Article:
3. Hawley, Zackary B. & Rork, Jonathan C., 2013. "The case of state funded higher education scholarship plans and interstate brain drain," Regional Science and Urban Economics, Elsevier, vol. 43(2), pages 242-249.
    4. Joy, Lois, 2006. "Occupational differences between recent male and female college graduates," Economics of Education Review, Elsevier, vol. 25(2), pages 221-231, April.
    5. Patricio Aroca & Juan Pedro Eberhard, 2015. "Human Capital Concentration and the Place-Based Policies in Chile," ERSA conference papers ersa15p1496, European Regional Science Association.
    6. Michelle Miller-Adams & Bridget Timmeney, 2013. "The Impact of the Kalamazoo Promise on College Choice: An Analysis of Kalamazoo Area Math and Science Center Graduates," Upjohn Working Papers and Journal Articles 2013-014, W.E. Upjohn Institute for Employment Research.
    7. Paul D. Gottlieb, 2011. "Supply or Demand, Make or Buy," Economic Development Quarterly, , vol. 25(4), pages 303-315, November.
    8. repec:eee:respol:v:46:y:2017:i:8:p:1490-1504 is not listed on IDEAS
    9. repec:spr:anresc:v:59:y:2017:i:3:d:10.1007_s00168-016-0765-6 is not listed on IDEAS
    10. Carree, Martin & Kronenberg, Kristin, 2012. "Locational choices and the costs of distance: empirical evidence for Dutch graduates," MPRA Paper 36221, University Library of Munich, Germany.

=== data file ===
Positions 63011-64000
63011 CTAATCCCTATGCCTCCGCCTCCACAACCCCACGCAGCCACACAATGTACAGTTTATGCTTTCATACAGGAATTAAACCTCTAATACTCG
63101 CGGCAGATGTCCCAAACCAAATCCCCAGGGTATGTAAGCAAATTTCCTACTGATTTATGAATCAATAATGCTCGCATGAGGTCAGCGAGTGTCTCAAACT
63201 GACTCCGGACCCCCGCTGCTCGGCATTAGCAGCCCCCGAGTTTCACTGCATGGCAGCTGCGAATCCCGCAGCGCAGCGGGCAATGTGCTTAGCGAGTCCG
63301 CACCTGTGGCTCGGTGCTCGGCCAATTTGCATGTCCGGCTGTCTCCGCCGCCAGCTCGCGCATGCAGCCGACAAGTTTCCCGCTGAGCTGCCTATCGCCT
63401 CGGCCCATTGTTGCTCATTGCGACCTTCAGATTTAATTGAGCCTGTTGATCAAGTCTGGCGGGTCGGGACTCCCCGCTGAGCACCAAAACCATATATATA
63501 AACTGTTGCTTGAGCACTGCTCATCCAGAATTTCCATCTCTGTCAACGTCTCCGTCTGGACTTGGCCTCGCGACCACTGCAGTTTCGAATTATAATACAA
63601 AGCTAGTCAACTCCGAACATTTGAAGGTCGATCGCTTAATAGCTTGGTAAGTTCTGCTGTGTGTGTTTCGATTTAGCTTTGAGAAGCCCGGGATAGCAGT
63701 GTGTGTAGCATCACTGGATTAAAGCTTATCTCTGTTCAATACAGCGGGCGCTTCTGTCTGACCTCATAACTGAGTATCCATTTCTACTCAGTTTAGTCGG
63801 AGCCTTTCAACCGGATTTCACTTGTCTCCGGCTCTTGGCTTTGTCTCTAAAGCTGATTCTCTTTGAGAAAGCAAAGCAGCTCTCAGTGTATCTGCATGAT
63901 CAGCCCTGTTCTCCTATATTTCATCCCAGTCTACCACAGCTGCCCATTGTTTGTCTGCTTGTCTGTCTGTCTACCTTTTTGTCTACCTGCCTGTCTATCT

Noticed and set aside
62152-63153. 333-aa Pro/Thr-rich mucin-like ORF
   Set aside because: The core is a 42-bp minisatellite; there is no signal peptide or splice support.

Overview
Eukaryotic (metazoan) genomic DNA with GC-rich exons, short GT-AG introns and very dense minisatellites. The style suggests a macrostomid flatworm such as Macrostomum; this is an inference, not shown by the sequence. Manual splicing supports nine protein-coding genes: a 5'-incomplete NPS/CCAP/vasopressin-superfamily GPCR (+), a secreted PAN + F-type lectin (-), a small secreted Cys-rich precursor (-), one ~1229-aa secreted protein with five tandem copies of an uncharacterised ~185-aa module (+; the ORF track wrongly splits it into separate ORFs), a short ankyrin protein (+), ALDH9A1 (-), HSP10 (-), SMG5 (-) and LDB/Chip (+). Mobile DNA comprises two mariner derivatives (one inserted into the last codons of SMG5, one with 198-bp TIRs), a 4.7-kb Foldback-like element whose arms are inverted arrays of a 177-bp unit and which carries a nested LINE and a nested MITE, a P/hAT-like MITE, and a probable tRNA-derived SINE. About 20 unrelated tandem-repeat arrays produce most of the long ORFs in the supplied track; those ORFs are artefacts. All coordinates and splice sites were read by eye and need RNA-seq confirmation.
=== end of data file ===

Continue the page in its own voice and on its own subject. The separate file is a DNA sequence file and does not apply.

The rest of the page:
11. repec:spr:anresc:v:59:y:2017:i:3:d:10.1007_s00168-016-0749-6 is not listed on IDEAS
    12. Oliver Busch, 2007. "Wie groß ist der Brain Drain innerhalb von Deutschland?," ifo Dresden berichtet, ifo Institute - Leibniz Institute for Economic Research at the University of Munich, vol. 14(04), pages 48-51, 08.
    13. repec:spr:anresc:v:59:y:2017:i:3:d:10.1007_s00168-015-0728-3 is not listed on IDEAS
    14. Stephen Malpezzi, 2001. "NIMBYs and Knowledge: Urban Regulation and the "New Economy"," Wisconsin-Madison CULER working papers 01-4, University of Wisconsin Center for Urban Land Economic Research.
    15. Ronald L. Whisler & Brigitte S. Waldorf & Gordon F. Mulligan & David A. Plane, 2008. "Quality of Life and the Migration of the College-Educated: A Life-Course Approach," Growth and Change, Wiley Blackwell, vol. 39(1), pages 58-94.
    16. repec:ces:ifodre:v:14:y:2007:i:04:p:s.48-51 is not listed on IDEAS
    17. Maria Abreu & Alessandra Faggian & Philip McCann, 2011. "Migration and inter-industry mobility of UK graduates: Effect on earnings and career satisfaction," ERSA conference papers ersa11p118, European Regional Science Association.
    18. Peter McHenry, 2014. "The Geographic Distribution Of Human Capital: Measurement Of Contributing Mechanisms," Journal of Regional Science, Wiley Blackwell, vol. 54(2), pages 215-248, March.
    19. Brahim Boudarbat & Marie Connolly, 2013. "Exode des cerveaux : Pourquoi certains diplômés d'études postsecondaires choisissent-ils de travailler aux États-Unis?," CIRANO Project Reports 2013rp-13, CIRANO.
    20. Herbst, Mikolaj & Kaczmarczyk, Pawel & Wojcik, Piotr, 2014. "Migration of Graduates within a Sequential Decision Framework: Evidence from Poland," IZA Discussion Papers 8573, Institute for the Study of Labor (IZA).
    21. Felicia Ionescu & Linnea A. Polgreen, 2009. "A Theory of Brain Drain and Public Funding for Higher Education in the United States," American Economic Review, American Economic Association, vol. 99(2), pages 517-521, May.
    22. Larsson, Johan P & Wennberg, Karl & Wiklund, Johan & Wright, Mike, 2017. "Location Choices of Graduate Entrepreneurs," Ratio Working Papers 290, The Ratio Institute.

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    Keywords

    Education ; Labor market ; Migration; Internal;